Environmental concerns will be center of the plate in the year to come.
Environmental concerns will exert a bigger force in food processing and packaging as players in the supply chain strive to become more energy-efficient and eco-friendly.
Labeling food products, equipment and serving ware as "green" not only gives producers and manufacturers a competitive edge in the foodservice market, it can help their bottom line.
The new products that reflect this trend are not necessarily organic and are described by several terms besides green: sustainable, all-natural, fair trade, clean and antibiotic, hormone and pesticide-free are just some of the labels or specs you'll see.
A chicken product that is both green and value-added has been hard to come by. Just this month, FreeBird Chicken, antibiotic-free, all-natural poultry that is dedicated to sustainable family farming, has debuted eight new items for foodservice. Included in the lineup are breaded chicken breast nuggets, three varieties of chicken wings, dinosaur-shaped chicken bites, breaded chicken breast patties and two types of chicken breast strips—breaded and grilled. All are fully cooked and frozen, eliminating what the company claims is the operator's dilemma of having to choose between convenience and "clean."
Grass-fed beef is another socially conscious protein that is growing in production but difficult to find. Although more U.S. ranchers are raising cattle on grass, there are currently no strict regulations governing the use of the label in this country. Cattle can start off on grass and be finished in a feedlot and still be called "grass-fed."
A group of restaurateurs founded Estancia Beef—a wholesale business that imports grass-fed beef from Uruguay where it's raised sustainably. Products from Estancia Beef are sourced from animals that graze on grass throughout their lives; avoiding the feedlot means no fossil fuels are needed to raise the cattle and no antibiotics or hormones used to fatten them up. Currently, tenderloin, ribeye, flank and striploin steaks are available. The company is expanding its sourcing to include U.S. ranchers who are committed to 100 percent grass-fed cattle.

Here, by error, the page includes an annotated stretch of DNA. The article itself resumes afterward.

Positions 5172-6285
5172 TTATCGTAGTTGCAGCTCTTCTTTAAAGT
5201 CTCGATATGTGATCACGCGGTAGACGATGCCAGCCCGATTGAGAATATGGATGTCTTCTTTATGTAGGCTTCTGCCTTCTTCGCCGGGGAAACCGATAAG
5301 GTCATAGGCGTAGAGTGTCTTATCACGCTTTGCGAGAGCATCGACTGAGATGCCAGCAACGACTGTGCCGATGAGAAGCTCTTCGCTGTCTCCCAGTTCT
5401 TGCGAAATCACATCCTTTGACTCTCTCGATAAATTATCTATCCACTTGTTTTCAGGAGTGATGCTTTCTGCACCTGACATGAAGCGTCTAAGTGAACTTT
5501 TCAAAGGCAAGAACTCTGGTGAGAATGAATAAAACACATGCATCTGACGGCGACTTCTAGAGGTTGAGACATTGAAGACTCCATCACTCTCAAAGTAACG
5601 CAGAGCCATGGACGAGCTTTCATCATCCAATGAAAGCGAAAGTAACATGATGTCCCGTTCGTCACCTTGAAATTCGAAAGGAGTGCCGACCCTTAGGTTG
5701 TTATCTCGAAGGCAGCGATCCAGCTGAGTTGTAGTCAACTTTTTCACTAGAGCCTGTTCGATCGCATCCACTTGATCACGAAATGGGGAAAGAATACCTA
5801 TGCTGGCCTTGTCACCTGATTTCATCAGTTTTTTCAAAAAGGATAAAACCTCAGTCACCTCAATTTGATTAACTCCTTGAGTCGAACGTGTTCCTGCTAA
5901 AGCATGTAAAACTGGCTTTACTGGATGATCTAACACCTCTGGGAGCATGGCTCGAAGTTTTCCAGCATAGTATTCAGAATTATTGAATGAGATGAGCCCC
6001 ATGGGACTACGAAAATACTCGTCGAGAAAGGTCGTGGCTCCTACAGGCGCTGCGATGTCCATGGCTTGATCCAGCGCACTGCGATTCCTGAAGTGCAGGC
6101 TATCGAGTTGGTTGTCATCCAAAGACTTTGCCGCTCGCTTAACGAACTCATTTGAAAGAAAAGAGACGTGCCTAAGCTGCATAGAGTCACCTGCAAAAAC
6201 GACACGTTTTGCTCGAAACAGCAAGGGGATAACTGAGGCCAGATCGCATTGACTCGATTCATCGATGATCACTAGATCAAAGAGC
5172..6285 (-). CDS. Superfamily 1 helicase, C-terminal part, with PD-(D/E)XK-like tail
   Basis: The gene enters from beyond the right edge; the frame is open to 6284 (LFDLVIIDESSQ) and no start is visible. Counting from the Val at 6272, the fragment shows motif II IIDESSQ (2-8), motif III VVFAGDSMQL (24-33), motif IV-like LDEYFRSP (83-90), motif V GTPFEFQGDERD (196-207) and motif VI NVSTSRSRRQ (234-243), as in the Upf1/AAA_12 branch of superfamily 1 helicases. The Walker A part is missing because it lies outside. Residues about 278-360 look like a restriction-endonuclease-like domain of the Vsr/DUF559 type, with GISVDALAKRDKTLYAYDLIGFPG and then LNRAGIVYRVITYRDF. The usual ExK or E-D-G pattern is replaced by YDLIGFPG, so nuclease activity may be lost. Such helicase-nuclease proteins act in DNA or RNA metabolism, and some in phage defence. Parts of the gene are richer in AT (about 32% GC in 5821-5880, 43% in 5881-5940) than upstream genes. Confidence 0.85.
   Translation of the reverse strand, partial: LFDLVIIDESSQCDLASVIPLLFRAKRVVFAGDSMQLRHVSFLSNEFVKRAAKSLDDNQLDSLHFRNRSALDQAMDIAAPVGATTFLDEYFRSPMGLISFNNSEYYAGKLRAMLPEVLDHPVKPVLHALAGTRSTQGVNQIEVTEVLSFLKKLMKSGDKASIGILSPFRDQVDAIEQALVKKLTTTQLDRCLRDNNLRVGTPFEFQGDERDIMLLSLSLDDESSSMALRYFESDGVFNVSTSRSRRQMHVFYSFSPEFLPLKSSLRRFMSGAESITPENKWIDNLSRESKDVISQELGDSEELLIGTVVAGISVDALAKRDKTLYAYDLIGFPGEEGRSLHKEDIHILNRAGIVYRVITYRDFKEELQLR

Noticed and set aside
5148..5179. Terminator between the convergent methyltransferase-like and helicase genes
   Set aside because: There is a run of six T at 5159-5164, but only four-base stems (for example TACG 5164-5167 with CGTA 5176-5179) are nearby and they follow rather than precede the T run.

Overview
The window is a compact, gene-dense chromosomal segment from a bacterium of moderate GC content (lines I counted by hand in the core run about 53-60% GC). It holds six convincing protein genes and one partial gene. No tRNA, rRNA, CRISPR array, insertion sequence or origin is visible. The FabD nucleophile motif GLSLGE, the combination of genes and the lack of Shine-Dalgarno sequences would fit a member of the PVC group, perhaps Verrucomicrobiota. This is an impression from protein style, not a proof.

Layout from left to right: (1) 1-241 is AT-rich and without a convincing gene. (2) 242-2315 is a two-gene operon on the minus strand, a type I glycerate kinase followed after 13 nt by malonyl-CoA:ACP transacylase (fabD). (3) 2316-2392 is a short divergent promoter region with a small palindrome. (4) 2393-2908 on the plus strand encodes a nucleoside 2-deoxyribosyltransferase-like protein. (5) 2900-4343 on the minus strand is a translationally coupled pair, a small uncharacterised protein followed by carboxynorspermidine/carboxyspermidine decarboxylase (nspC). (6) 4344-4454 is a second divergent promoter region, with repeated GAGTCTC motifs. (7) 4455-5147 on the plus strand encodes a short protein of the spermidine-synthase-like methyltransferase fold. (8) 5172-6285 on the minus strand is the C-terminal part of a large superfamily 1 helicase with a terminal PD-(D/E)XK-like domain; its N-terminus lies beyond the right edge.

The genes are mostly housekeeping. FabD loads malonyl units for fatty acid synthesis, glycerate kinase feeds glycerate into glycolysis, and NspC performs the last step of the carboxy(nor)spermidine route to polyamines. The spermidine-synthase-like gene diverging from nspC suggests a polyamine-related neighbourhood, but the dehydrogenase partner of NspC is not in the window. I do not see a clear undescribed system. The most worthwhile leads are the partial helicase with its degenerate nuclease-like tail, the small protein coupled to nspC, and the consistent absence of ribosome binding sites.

Starbucks continues to be a frontrunner in the green movement. Recently launched is the brand's Certified and Conservation Coffee Program, which is marketing Café Estima Blend for foodservice operators. Included in this all-purpose blend of Fair Trade certified coffees are Latin American and East African coffees that vary in flavor and intensity. The goal of this program is to purchase only those coffee beans that are grown in a way that protects the environment and promotes economic stability for the farmers.
Over in Wisconsin, farmers have banded together to produce an eco-friendly potato, known as the Wisconsin Healthy Grown potato. The product, which uses integrated pest management technology (IPM), is certified by Protected Harvest, a nonprofit that identifies farmers who follow stringent environmental growing standards.
Over 7 million pounds of Healthy Grown fresh potatoes were produced last year—all branded with a distinctive eco-label—and Healthy Grown processed potatoes are on the drawing board. The program plans to expand to include snap beans, sweet corn, apples, tomatoes and sweet potatoes—all of which will be called "green" even though they're not necessarily organic.
On the canned fruit and vegetable side, Truitt Bros. has earned certification from Food Alliance, a Portland, Oregon-based nonprofit that supports sustainable, socially responsible practices. Truitt is reintroducing two of its signature products—Blue Lake green beans and juice-packed Bartlett pears—with a new label that shares the company's story of commitment to protect the environment.
Companies that sell disposables are jumping on the green bandwagon, too. EATware is a new line of environmentally friendly takeout boxes, bowls, plates and trays made of an all-natural material that is 100 percent bio-degradable and recyclable. A non-chemical additive in the products holds the pulp tableware together with crystallization technology, resulting in a sturdy, water and oil-resistant disposable. EATware plans to introduce several new SKUs in 2007, including a compartmentalized 10-inch plate and smaller trays.